In the History of Ancient Art, Winckelmann writes that Persian religious service was not favourable to the arts as "the visible heavens and fire were the highest objects of their adoration" (314) - interesting to contemplate in a culture that expects ideals to be materialised.
In The History of Ancient Art Among the Greeks, he writes that "ancient artists" depicted the expression of passions such that it "always corresponds to what we should look for in a man of disciplined mind, who prevents his feelings from breaking forth, and lets only the sparks of the fire be seen; who seeks to penetrate the latent motives of him who comes to honor him, or to play the spy." (163) In this context, greatness of mind is represented as "noble simplicity" betraying neither frivolity nor craft but innocence and a "trustful nature". An interesting contrast to the jaded perhaps even corrupt hero of today.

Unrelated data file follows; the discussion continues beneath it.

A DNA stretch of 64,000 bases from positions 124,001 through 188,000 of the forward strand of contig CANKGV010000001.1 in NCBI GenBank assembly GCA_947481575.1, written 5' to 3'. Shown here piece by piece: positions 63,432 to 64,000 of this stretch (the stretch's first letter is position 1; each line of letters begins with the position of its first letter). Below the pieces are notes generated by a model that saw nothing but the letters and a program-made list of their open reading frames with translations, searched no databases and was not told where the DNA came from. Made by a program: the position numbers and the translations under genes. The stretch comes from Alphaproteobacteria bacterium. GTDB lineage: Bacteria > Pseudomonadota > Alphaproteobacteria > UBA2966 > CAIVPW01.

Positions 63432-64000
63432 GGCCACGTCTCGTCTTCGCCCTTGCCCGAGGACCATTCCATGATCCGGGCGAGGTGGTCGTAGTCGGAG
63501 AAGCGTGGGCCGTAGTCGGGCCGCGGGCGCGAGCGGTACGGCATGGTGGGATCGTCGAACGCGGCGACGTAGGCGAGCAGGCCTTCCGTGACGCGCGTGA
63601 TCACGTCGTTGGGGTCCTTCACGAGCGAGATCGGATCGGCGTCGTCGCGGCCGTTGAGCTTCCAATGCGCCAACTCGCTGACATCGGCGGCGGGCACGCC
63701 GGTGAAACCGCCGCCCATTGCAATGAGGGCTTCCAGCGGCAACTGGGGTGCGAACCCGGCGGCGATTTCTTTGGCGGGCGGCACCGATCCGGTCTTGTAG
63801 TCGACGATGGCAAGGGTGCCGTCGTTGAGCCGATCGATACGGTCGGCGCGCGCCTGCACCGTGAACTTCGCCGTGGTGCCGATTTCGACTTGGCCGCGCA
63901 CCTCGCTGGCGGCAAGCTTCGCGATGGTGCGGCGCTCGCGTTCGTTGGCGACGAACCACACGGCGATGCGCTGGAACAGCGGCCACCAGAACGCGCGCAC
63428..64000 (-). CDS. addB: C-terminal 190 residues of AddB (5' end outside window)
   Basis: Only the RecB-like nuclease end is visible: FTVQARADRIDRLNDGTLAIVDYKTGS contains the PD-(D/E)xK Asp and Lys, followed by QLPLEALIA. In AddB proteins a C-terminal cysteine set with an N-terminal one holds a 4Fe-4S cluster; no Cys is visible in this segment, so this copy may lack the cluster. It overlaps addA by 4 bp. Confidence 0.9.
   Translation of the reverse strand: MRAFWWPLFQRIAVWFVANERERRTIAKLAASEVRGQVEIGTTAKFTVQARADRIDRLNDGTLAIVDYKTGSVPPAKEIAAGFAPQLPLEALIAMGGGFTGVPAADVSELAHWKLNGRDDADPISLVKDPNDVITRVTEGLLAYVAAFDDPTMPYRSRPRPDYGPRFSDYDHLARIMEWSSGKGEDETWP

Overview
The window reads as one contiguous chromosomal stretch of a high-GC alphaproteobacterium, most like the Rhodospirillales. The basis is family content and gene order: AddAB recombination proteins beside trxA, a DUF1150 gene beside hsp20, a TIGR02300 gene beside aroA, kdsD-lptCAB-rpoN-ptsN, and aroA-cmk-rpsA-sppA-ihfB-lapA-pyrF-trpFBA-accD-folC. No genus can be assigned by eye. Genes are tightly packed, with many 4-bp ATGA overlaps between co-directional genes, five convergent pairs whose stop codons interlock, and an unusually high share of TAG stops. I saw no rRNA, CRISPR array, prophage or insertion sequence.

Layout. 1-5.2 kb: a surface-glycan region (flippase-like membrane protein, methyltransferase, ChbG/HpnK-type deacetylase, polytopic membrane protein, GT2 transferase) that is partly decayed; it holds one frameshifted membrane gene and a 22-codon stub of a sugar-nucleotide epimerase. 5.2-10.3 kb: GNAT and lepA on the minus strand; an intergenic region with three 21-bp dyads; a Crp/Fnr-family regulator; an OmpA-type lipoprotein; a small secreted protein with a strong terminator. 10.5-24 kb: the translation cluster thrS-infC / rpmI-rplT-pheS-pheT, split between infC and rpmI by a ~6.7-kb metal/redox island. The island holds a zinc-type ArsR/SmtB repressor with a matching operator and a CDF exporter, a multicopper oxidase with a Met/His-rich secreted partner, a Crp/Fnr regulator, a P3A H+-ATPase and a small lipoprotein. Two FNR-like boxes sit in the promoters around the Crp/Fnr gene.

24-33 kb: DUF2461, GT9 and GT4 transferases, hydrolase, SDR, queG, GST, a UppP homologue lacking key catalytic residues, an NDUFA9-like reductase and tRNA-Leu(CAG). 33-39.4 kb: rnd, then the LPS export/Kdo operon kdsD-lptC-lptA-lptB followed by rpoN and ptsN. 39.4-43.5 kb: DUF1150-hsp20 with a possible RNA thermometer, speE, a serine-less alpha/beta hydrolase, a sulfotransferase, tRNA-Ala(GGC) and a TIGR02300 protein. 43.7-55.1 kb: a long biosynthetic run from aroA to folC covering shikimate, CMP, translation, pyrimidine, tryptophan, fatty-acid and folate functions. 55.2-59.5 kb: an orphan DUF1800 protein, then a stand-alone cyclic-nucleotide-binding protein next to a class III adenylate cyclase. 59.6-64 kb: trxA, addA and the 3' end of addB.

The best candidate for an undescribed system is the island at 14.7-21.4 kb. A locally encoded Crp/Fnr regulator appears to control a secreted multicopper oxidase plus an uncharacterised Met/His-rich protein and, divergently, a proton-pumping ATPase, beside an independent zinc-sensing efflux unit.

Winckelmann compares beauty to essence extracted from matter by fire, "it seeks to beget unto itself a creature formed after the likeness of the first rational being designed in the mind of the Divinity" (ibid., 44). Were that all we wrote such an essential phoenix emerging from the flames.
Brush: pfefferminzchen paper via DeviantArt.